Messing With Time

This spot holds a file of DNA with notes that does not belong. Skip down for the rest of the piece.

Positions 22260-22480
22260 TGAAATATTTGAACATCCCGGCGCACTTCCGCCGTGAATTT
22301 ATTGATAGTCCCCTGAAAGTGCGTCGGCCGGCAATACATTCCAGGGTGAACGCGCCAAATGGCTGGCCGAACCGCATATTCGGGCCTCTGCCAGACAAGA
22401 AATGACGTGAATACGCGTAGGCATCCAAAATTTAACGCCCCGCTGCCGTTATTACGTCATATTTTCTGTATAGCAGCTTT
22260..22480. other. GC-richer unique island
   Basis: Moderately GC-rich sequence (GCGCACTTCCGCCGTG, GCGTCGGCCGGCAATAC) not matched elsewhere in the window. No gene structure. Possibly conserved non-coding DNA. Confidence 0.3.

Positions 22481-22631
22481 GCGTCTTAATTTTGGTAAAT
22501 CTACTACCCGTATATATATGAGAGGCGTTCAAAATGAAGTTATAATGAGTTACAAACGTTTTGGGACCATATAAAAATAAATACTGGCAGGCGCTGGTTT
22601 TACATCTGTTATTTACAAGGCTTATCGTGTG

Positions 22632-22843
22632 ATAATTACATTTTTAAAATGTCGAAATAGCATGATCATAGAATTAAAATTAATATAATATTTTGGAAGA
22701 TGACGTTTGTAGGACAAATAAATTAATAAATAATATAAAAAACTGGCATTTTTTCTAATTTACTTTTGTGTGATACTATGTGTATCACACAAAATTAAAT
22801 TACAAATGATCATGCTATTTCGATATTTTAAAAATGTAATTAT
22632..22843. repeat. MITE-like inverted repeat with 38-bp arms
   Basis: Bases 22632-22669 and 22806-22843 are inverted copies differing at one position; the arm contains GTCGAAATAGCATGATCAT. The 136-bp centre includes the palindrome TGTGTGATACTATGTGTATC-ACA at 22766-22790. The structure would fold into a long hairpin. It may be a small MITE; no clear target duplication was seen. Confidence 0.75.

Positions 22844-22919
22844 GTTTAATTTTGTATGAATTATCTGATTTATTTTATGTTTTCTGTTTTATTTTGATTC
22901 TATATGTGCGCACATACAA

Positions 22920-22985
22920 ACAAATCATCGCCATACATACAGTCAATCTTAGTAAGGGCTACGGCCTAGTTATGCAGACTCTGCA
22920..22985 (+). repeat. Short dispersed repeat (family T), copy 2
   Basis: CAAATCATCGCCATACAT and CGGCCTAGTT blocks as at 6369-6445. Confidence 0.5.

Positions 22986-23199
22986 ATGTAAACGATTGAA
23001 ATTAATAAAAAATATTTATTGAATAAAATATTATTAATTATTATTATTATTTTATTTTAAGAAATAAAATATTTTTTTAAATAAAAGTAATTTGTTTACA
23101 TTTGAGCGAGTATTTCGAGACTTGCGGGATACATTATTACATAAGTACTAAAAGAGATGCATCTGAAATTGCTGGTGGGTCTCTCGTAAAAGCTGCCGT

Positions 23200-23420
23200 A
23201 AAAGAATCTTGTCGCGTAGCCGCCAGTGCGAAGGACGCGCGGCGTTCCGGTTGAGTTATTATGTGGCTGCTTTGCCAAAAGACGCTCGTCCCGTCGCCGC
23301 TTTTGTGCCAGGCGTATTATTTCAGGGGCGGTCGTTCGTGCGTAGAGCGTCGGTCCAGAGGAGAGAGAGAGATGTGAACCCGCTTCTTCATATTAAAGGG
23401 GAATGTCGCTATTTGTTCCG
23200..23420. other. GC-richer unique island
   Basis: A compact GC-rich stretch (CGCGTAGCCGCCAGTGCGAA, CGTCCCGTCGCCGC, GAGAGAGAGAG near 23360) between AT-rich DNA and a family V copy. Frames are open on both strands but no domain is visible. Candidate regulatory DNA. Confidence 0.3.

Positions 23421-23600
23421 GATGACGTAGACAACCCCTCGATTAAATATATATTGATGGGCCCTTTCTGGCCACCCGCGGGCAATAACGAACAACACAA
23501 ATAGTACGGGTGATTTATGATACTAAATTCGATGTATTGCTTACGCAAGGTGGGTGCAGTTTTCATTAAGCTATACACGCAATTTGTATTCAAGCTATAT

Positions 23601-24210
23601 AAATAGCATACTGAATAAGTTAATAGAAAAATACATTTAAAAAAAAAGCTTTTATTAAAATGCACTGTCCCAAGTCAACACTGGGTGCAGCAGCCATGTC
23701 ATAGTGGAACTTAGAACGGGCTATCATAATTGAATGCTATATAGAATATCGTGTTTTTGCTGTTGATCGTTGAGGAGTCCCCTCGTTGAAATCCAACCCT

The mechanic that I found the most interesting in Ocarina of Time while playing was the day/night cycle that triggers when the player enters certain non-narrative linked areas and the ways this was used to add and alter the content of the game in ways that add depth to the game in a remarkably impressive way for such an early implementation of the mechanic. Searching for some discussion on day/night mechanics in games I stumbled across this reddit thread in the large (700k+ subscriber) /r/gaming subreddit about day/night mechanics in games ( Nintendo games were some of the most frequently referenced in the thread, Zelda and Pokemon being the main two series. Because these were the earliest games referenced in the thread to my knowledge, I was interested in the history of day/night mechanics in games. This led me to this DigitalPress forum thread from 2006 on the subject ( Despite some uncertainty, it seems that the game Red Alert from 1981 is the earliest game mentioned with a day/night mechanic and in-game clock that changes as the player progresses through the game (video of gameplay: Many games use the in-game clock or day/night mechanic to add difficulty during the night-time, with Minecraft being the most notable modern example of this that comes to my mind. In Minecraft the player must try to gather enough resources, weapons, and/or shelter in order to survive the flood of monsters that come when the sun sets. The nighttime  and darkness in the game is something the player grows to fear almost as much as the sound of a Creeper about to explode. This seems to be a fairly common experience with day/night mechanics in video games as noted by many of the posters in both threads. Ocarina of Time eschews the notion that the night has to be a bad thing in the game, offering certain night-time-only opportunities to the player like the grave-digging minigame in Kakariko Village.


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